ETFs with very few assets under management (AUM) – less than $ 50 million – generally have less liquidity than larger ETFs. This can result in higher trading costs, which can nullify some of your investment gains or increase your losses.

  • 3-Month Average Daily Volume: 96,706
  • Yield over 1 year: 10.1%
  • Expense ratio: 0.95%
  • Annual Dividend Yield: N / A
  • Assets under management: $ 21.3 million
  • Release Date: December 1, 2008
  • Issuer: ProShares

GLL is a reverse leveraged fund that uses futures contracts to take a leveraged short position in gold. It is structured as a group of commodities. The fund offers daily investment returns (before fees and expenses), corresponding to -2 times the daily return of the Bloomberg Gold subindex. GLL’s leverage is reset on a daily basis, generating compound returns when held for multiple periods. This ETF is a powerful tool that can amplify returns and should only be used by sophisticated investors. Investors with a low tolerance for risk should avoid this fund.

  • 3-Month Average Daily Volume: 5,367
  • Yield for 1 year: 10.3%
  • Expense ratio: 0.75%
  • Annual Dividend Yield: N / A
  • Assets under management: $ 6.7 million
  • Release Date: February 27, 2008
  • Issuer: Deutsche Bank

DZZ is structured as an ETN and provides 2x short daily leverage to the Deutsche Bank-Optimum Yield Gold Liquid Commodity Index. This fund is useful for investors looking to place a short-term bearish bet on gold. It is not intended to be kept in a long-term buy-and-hold portfolio. Additionally, investors should be aware of the extremely low trading volume, which can make it difficult to buy and sell shares in the fund.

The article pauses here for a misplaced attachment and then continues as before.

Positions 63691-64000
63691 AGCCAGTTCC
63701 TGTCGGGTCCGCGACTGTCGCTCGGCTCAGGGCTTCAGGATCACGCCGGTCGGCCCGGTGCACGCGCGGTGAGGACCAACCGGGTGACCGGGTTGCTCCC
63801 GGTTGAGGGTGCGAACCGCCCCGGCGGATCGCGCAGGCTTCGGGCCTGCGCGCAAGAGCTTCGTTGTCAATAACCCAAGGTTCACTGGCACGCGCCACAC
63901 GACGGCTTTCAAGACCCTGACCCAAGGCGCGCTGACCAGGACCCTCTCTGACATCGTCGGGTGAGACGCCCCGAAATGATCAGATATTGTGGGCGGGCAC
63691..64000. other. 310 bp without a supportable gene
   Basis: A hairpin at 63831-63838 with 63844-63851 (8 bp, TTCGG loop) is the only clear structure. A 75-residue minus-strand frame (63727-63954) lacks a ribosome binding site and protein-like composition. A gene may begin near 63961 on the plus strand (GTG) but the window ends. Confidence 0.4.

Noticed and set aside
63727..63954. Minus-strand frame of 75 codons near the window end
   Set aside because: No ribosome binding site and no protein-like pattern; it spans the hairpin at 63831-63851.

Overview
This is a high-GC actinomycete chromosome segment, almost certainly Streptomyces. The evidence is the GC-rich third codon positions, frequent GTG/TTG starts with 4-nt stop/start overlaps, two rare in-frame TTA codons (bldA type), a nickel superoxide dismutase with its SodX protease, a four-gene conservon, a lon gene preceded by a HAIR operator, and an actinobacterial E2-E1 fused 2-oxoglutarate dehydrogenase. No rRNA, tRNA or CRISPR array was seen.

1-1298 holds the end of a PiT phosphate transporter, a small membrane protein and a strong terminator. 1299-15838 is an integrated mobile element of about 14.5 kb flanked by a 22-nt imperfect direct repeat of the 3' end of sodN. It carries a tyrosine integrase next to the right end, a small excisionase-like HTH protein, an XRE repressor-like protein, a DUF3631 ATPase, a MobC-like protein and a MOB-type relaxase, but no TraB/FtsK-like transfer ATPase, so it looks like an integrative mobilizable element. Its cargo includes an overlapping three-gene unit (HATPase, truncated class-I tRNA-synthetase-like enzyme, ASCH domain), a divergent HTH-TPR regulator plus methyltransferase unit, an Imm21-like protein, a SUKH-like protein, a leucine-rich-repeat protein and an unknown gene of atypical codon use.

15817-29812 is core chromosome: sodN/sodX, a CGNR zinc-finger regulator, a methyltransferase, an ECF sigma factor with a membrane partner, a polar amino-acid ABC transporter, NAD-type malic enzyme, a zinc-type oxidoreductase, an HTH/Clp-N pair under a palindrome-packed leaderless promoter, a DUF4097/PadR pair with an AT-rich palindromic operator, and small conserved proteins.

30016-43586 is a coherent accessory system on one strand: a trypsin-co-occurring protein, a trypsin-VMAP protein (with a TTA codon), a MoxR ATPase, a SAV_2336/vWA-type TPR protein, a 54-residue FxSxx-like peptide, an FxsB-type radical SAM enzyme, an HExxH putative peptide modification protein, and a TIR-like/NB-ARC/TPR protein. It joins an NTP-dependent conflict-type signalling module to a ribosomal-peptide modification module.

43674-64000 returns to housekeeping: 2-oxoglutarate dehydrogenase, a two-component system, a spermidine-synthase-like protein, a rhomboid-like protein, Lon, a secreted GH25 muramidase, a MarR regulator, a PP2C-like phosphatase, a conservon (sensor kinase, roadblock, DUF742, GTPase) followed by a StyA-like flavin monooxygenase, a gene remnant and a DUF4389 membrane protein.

The comments, opinions and analyzes expressed in this document are for informational purposes only and should not be considered individual investment advice or recommendations to invest in any security or adopt an investment strategy. Although we believe that the information provided in this document is reliable, we do not guarantee its accuracy or completeness. The opinions and strategies described in our content may not be suitable for all investors. Because market and economic conditions are subject to rapid change, all comments, opinions and analysis included in our content are presented on the date of publication and may change without notice. The material is not intended to be a complete analysis of all material facts relating to any country, region, market, industry, investment, or strategy.

www.investopedia.com

Share
READ ALSO:  Future Book Fair, already the hassle
About the author

Mark Holland

Leave a comment: